Most of us know our height and weight, and at a push can remember our age. But if asked the numbers that really matter, not many could answer.
High blood pressure, cholesterol, and blood glucose can be invisible to the eye. But we shouldn't ignore them. Too much pressure in your arteries can up your risk of a stroke, and high cholesterol can make you prone to heart disease. So it's important to get your figures checked out.
With just a few simple tests you can discover if you need to make any lifestyle changes.
High blood pressure, or hypertension, has been nicknamed the 'silent killer'. Many people don't even know they have it.
Blood pressure is measured in two parts. First, the pressure of the blood is measured as it's pushed around your heart (systolic blood pressure), and secondly when your heart relaxes (diastolic blood pressure). A healthy blood pressure is 120/80 or less, but the lower the numbers, the better.1 A reading of 140/90 mmHg or above is linked to several health risks like heart disease, stroke and kidney damage.2
But it's not all bad. Once you know you have high blood pressure, it's easily treated. Your GP can let you know if you need any medication. You could also fight the pressure yourself by eating less salt and adding more fruit and vegetables to your diet.2
The good, the bad and the ugly
Cholesterol is a fatty substance found in the blood. There are two types, the good - high-density lipoprotein (HDL) cholesterol, and the bad - low-density lipoprotein (LDL). Too much LDL can increase your risk of heart disease, especially if your HDL level is also quite low.3
Anyone can have a cholesterol test. But it's especially important if you have a history of high cholesterol or heart disease in your family, or are overweight.4
It is recommended that your cholesterol level should be less than 5 mmol/l. Although government recommendations do vary country, to country. You could also do a little homework by eating less fatty foods - especially those containing saturated and trans fats - and getting active.5
Keeping an eye on your BMI
You probably think that your weight is pretty obvious. But your body mass index (BMI) doesn't only look at the scales, it factors in your height as well. It's an important health monitor, as your weight doesn't tell the whole story.
A BMI of 18.5 - 24.99 is ideal. Any less than 18.5 and you may need to put on weight. If your BMI is between 25 and 29.99, it's a good idea to lose some weight. Eating healthily and getting active can push your BMI back into the ideal range. Very overweight people have a BMI of over 30 and should lose weight or risk serious health problems, like6:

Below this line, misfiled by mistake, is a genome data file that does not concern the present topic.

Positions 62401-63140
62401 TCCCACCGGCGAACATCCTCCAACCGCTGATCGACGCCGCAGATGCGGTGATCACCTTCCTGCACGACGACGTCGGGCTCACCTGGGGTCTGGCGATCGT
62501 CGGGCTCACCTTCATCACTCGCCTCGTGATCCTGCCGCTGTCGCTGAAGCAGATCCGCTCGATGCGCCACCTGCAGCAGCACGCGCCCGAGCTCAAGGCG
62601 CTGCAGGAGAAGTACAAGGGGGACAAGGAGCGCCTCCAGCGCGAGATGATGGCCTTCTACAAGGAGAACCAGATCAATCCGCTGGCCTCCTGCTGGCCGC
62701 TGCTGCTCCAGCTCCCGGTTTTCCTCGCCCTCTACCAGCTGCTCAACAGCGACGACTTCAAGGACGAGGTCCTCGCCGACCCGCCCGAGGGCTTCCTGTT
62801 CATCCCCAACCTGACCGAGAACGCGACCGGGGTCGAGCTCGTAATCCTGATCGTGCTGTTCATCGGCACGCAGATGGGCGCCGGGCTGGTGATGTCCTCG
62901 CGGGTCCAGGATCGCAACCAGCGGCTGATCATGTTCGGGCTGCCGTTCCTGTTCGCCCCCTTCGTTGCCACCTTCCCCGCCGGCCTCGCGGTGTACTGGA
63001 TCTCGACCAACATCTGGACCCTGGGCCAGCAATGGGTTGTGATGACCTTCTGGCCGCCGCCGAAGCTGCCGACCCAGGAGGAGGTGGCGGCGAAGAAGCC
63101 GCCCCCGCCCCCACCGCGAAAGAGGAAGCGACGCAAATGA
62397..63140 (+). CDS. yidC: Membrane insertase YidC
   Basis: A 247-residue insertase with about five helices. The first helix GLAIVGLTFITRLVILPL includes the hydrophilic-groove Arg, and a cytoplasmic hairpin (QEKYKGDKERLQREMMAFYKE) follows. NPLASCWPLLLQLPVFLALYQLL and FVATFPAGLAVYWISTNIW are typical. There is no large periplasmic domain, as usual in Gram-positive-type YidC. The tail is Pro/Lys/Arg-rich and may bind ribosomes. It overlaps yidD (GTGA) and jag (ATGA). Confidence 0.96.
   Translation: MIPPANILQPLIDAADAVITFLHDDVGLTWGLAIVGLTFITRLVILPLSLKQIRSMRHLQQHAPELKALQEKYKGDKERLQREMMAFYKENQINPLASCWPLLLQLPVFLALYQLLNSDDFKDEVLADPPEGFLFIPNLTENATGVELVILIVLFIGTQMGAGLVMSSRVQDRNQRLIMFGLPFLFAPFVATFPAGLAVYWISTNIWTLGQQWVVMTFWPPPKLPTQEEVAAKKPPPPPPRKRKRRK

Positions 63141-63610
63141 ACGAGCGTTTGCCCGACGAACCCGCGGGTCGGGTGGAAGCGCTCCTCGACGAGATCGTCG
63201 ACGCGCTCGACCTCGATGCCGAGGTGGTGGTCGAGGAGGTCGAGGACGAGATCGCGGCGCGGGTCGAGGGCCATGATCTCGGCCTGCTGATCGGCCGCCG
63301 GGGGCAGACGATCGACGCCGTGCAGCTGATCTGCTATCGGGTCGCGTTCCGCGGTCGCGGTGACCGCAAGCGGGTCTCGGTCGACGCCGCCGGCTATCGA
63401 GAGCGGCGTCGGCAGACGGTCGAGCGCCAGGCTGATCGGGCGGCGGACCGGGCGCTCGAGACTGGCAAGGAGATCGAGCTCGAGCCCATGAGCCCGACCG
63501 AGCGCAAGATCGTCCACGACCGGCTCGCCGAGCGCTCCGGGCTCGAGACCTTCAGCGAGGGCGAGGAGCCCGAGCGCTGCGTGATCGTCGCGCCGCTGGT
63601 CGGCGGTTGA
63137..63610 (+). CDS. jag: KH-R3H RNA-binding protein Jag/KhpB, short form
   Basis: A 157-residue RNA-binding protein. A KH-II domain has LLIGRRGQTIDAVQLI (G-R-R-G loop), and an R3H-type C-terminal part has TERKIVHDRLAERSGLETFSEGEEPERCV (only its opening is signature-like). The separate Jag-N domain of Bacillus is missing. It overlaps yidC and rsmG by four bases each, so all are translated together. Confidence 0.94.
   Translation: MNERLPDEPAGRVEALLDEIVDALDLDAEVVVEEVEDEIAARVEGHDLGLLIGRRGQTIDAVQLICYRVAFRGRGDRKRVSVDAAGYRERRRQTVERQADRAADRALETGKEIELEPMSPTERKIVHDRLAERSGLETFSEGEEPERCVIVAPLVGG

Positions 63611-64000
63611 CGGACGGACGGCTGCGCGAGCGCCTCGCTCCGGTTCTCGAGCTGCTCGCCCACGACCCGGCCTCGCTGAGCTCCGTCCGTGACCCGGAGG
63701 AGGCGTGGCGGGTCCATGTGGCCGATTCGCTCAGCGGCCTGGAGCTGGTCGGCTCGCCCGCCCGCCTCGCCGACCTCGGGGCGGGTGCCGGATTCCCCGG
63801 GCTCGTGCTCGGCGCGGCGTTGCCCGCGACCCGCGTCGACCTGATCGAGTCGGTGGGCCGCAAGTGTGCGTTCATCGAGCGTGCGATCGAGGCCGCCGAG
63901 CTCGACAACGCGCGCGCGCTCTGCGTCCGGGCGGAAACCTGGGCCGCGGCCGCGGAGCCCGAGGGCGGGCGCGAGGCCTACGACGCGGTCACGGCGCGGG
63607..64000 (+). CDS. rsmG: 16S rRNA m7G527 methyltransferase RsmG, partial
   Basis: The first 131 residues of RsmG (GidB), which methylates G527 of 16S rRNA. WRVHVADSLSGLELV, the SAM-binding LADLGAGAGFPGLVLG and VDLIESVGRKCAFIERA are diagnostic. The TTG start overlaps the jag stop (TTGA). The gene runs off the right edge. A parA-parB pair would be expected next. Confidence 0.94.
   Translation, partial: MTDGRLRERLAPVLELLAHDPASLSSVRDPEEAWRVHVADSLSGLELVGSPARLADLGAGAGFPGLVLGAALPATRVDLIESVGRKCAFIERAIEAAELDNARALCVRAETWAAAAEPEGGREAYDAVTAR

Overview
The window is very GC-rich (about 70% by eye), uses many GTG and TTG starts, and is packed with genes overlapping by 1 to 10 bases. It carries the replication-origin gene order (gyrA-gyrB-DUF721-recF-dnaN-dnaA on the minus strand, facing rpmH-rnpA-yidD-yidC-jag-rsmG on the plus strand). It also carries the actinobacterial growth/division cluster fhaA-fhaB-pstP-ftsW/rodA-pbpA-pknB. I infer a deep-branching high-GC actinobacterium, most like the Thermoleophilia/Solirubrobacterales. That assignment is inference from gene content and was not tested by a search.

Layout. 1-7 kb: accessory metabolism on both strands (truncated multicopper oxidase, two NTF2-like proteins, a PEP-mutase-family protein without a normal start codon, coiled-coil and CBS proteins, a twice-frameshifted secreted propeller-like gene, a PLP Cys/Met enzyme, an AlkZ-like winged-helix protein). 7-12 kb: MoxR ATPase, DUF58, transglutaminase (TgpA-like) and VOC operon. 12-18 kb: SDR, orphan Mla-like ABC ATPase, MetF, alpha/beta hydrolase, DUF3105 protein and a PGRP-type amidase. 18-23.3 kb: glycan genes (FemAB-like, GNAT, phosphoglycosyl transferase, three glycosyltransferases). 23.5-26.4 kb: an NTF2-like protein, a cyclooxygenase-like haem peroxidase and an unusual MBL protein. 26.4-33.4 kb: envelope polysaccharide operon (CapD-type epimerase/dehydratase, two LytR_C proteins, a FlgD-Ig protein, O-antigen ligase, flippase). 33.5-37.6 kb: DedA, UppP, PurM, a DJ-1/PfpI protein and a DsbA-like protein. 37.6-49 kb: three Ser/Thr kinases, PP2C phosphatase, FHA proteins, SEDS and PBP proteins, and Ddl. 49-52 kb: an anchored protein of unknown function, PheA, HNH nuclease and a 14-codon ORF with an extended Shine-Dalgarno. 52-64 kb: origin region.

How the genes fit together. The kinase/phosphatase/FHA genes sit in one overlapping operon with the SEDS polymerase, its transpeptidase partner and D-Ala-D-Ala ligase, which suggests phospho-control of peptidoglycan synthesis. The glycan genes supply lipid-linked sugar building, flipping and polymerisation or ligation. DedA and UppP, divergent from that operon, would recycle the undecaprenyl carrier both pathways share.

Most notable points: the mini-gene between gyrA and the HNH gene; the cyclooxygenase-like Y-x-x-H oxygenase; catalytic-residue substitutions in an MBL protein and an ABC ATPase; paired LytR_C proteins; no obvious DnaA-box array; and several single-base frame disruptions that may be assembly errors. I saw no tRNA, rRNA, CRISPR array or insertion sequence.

- Heart disease
- Some cancers, e.g. bowel, kidney, womb and breast
- Type 2 diabetes
- Poor fertility
However it is worth remembering that there are shortfalls to the BMI as a measure. If you have an athletic build, your BMI could fall into a high category even when you have a healthy amount of body fat. Your BMI may also be underestimated as you grow older, as more of your body weight will be fat, not muscle.
The sweet life
Having too much sugar in your blood can damage your blood vessels. A healthy blood fasting glucose level is less than 6.1 mmol/l and after eating this should be less than 7.8 mmol/l.7
If high blood sugar isn't kept under control, you could develop type 2 diabetes and other complications such as heart disease and kidney, eye, and nervous system problems.8
The trouble is, the signs and symptoms of high blood sugar are pretty minor and easily confused with symptoms of other conditions. Some people don't show any symptoms at all.7 So if you're worried, or if you'd just like to be safe, a simple blood test from your doctor can keep life sweet.
Some tell-tale signs of high blood sugar are9:
- Increased thirst
- Frequently needing to urinate, especially at night
- Weight loss
- Blurred vision
The final countdown
It's easy to hide in your body's shadow. But staying on top of your body's numbers could help you dodge any health problems in the future.
- The facts about high blood pressure. American Heart Association. https://www.heart.org/en/health-topics/high-blood-pressure/the-facts-about-high-blood-pressure. Updated 30 November 2017. Visited 7 January 2020.
- Changes You Can Make to Manage High Blood Pressure. American Heart Association. http://www.heart.org/HEARTORG/Conditions/HighBloodPressure/MakeChangesThatMatter/Changes-You-Can-Make-to-Manage-High-Blood-Pressure_UCM_002054_Article.jsp. Updated 30 November 2017. Visited 7 January 2020.
- High cholesterol. Mayo Clinic. https://www.mayoclinic.org/diseases-conditions/high-blood-cholesterol/symptoms-causes/syc-20350800. Updated 13 July 2019. Visited 7 January 2020.
- High Cholesterol Diagnosis. NHS. https://www.nhs.uk/conditions/high-cholesterol/getting-tested. Updated 15 April 2019. Visited 7 January 2020.
- How to lower your cholesterol. NHS. https://www.nhs.uk/conditions/high-cholesterol/how-to-lower-your-cholesterol. Updated 15 April 2019. Visited 7 January 2020.
- Kyrgiou M, Kalliala I, Markozannes G, et al. Adiposity and cancer at major anatomical sites: umbrella review of the literature. BMJ. 2017;356:j477. Published 2017 Feb 28. doi:10.1136/bmj.j477
- About Diabetes. Intermediate states of hyperglycemia. World Health Organization. https://www.who.int/diabetes/action_online/basics/en/index2.html. Visited 7 January 2020.
- About Diabetes. Complications of diabetes. World Health Organization. http://www.who.int/diabetes/action_online/basics/en/index3.html. Visited 7 January 2020.
- Hyperglycaemia (high blood sugar). NHS. https://www.nhs.uk/conditions/high-blood-sugar-hyperglycaemia. Updated 8 August 2018. Visited 7 January 2020.
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